Whenever I think of religion in Asia, Buddhism and Confucianism automatically spring to my mind. How surprised I was to learn that in South Korea today, a tiny fraction of the population is Confucian, 26% is Buddhist, and 26% is Christian- 10% of whom are Catholic. This means that Christianity is tied, numerically speaking, as the largest religion in that Asian nation. Which is remarkable, considering that Christianity was introduced there just over 200 years ago, and the first native-born priest was ordained only in 1846.
That priest was St. Andrew Kim Taegon, whose feast we celebrate today. But it’s not just his feast. We also honor St. Paul Chong Hasang, who was a lay catechist, and his companions, the 103 Korean martyrs of the 19th century, the vast majority of whom were lay people. Indeed, it was the laity who first introduced Catholicism to Korea. It was lay leaders who helped it flourish before the first priests arrived decades later. And Korean Catholicism continues to flourish with a strong and committed laity.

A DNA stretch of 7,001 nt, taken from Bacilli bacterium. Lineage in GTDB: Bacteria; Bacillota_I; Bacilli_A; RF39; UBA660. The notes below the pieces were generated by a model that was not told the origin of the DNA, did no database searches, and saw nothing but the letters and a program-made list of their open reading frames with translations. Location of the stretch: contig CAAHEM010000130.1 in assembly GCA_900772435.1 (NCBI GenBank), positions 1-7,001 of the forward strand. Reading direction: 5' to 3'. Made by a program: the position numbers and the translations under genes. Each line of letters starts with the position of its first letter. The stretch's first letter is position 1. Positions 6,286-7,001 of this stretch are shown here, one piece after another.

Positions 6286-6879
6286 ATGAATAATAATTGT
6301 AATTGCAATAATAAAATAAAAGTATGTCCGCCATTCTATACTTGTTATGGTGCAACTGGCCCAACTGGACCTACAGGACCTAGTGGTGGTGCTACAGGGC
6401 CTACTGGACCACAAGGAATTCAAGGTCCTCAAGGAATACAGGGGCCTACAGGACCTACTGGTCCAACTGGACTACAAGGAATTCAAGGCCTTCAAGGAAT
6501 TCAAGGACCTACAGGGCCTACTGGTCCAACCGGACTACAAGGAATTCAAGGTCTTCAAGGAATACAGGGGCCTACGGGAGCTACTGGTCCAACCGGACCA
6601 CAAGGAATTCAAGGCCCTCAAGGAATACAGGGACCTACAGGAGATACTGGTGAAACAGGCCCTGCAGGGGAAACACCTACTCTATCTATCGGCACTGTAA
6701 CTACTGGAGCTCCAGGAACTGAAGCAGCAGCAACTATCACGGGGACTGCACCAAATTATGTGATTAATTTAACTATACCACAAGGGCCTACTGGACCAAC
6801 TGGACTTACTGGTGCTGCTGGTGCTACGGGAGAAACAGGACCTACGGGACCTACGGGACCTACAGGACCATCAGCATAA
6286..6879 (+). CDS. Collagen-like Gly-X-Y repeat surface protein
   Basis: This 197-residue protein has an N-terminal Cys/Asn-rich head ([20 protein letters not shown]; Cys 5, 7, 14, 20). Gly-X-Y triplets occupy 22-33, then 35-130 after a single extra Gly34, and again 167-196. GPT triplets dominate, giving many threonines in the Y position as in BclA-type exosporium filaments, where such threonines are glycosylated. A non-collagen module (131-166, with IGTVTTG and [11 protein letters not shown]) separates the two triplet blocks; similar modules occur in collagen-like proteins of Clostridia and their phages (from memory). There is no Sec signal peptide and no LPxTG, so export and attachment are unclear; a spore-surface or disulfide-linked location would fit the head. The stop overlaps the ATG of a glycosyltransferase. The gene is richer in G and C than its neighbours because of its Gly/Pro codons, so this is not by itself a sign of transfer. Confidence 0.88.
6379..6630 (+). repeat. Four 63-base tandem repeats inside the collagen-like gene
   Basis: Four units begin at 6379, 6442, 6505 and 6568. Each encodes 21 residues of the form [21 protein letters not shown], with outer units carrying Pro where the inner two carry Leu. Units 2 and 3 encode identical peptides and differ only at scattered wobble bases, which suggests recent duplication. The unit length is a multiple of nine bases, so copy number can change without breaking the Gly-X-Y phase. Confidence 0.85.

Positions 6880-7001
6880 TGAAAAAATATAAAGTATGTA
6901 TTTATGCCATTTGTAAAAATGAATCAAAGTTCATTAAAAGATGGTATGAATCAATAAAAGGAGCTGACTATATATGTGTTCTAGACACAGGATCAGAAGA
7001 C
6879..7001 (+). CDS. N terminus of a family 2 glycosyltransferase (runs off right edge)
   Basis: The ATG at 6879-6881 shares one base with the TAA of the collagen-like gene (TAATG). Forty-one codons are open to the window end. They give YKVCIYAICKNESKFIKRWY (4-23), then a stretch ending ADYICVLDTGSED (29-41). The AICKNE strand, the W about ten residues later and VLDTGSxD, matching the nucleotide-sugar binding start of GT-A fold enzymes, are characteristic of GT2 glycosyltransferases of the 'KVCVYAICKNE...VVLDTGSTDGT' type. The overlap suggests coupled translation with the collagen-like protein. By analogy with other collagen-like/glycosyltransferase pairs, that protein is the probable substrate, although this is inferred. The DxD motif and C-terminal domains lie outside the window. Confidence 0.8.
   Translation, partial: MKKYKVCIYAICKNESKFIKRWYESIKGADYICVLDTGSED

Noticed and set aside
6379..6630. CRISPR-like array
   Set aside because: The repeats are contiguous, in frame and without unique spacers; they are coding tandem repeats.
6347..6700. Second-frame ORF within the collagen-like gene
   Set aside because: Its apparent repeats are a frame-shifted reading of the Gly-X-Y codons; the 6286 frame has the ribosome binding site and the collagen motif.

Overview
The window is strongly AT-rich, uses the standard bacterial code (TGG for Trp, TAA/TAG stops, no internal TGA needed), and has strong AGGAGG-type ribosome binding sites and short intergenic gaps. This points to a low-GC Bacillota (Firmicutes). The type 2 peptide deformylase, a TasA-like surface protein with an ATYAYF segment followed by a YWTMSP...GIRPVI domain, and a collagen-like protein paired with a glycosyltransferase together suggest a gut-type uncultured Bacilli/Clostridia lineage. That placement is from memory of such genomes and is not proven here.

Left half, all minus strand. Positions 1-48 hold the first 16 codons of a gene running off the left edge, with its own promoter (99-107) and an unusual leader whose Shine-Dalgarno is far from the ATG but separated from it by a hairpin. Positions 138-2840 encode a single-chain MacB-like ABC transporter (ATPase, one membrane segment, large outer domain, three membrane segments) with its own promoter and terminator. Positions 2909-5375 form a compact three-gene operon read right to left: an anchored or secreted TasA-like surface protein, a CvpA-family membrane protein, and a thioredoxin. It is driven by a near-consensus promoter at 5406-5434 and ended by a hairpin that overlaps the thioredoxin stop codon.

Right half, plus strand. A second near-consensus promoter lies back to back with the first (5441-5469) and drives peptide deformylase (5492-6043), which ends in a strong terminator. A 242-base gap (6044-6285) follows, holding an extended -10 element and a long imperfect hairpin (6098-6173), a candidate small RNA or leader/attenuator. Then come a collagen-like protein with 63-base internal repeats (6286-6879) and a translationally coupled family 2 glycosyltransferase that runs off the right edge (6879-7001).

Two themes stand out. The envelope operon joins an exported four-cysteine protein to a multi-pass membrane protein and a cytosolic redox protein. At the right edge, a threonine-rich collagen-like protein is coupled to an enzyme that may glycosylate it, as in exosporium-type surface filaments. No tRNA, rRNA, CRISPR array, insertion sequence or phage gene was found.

Today’s celebration gives us the opportunity to rejoice, be challenged, and make a commitment. We can rejoice in the Church’s growth amongst the Korean people; we (as clergy and clergy candidates) can be challenged by the fact that the Korean church’s strength has come largely from faithful lay people; and we can commit ourselves to build up the Church in our nation, that the fruits of the Spirit manifested in Korea, may be enjoyed in the United States.
Photo Credit: (statue of St. Andrew Kim): Wikipedia Commons
Sites That Link to this Post
- Saints Andrew Kim Taegon and Paul Chong Hasang and companions | Communio | September 20, 2013